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June 27, 2017

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DPP's Tsai rejects calls to alter party's election rules

Presidential hopeful Tsai Ing-wen yesterday dismissed a proposal by her rival, former Premier Su Tseng-chang, to revamp the Democratic Progressive Party's primary rules.

Su has proposed that a pre-primary public opinion poll be conducted to gauge the support of hopefuls, and that the most popular candidate, identified by the survey, enter the primary with the full support of others.

Su, who has yet to formally declare his candidacy, is seeking to avoid a showdown vote in the primary that could divide the DPP.

Tsai responded to the proposal by saying that all DPP members agreed that unity must be maintained throughout the primary process, and that she respected and understood the reasons behind Su's suggestion.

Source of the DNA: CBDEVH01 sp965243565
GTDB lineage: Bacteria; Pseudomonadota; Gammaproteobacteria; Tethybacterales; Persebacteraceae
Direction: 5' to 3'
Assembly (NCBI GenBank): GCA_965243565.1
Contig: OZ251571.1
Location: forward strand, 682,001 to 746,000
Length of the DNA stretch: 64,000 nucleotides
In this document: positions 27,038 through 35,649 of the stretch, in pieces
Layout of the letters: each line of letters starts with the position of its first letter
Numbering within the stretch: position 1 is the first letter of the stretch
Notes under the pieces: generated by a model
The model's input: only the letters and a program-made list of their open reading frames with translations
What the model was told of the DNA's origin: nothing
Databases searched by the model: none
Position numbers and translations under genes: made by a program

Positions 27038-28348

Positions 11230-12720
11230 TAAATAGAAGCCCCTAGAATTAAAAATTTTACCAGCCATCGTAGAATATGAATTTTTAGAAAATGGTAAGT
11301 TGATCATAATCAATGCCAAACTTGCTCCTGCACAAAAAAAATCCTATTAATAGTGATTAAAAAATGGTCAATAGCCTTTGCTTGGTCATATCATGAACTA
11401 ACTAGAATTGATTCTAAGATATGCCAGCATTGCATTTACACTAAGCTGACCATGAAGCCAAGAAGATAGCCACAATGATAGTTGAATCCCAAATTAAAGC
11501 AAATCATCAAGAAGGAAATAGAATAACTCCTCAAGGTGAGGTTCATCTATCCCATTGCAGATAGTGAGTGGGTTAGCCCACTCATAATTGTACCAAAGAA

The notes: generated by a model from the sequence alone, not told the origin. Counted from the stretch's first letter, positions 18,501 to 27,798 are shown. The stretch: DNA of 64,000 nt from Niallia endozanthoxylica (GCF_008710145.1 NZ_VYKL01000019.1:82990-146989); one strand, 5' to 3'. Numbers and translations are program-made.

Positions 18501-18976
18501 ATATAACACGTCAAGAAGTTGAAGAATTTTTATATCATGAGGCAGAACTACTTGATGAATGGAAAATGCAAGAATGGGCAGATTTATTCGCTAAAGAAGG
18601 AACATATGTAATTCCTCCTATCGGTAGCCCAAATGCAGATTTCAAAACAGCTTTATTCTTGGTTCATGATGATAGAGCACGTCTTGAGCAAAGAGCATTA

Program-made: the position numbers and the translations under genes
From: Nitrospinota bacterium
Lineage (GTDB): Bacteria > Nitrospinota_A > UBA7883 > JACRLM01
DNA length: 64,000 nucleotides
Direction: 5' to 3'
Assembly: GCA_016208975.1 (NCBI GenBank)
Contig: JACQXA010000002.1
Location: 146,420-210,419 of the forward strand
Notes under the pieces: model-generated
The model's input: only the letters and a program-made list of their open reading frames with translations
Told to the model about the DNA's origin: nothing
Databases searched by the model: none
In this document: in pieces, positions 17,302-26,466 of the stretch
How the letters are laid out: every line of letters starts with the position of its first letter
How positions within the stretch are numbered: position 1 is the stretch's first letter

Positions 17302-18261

But a change in the primary process is not just a matter between a few candidates, it must be considered from the perspective of the entire party, said Tsai, who resigned as the DPP chief last week after announcing her presidential bid.

Tsai made the remarks as she visited former DPP Premier Yu Shyi-kun to confirm his support.

Yu, who has shown strong support for Tsai, held a closed-door meeting with the ex-DPP chief.

Tsai on Thursday visited former President Lee Teng-hui seeking his endorsement. But Tsai, coming out of the meeting, declined to reveal whether Lee had given her his blessing.

Meanwhile, Su remained tight-lipped about the possibility of his presidential candidacy as he arrived at the Chinese Culture University in Taipei to give a lecture titled, "Things more important than politics."

"If there is a chance, I will not forget my original purpose and will keep on working hard," Su said, in response to queries about when he would declare his presidential candidacy.

He said it was natural for Tsai to seek Yu's backing, but that the "most important thing" now was how the DPP could win the presidential election.

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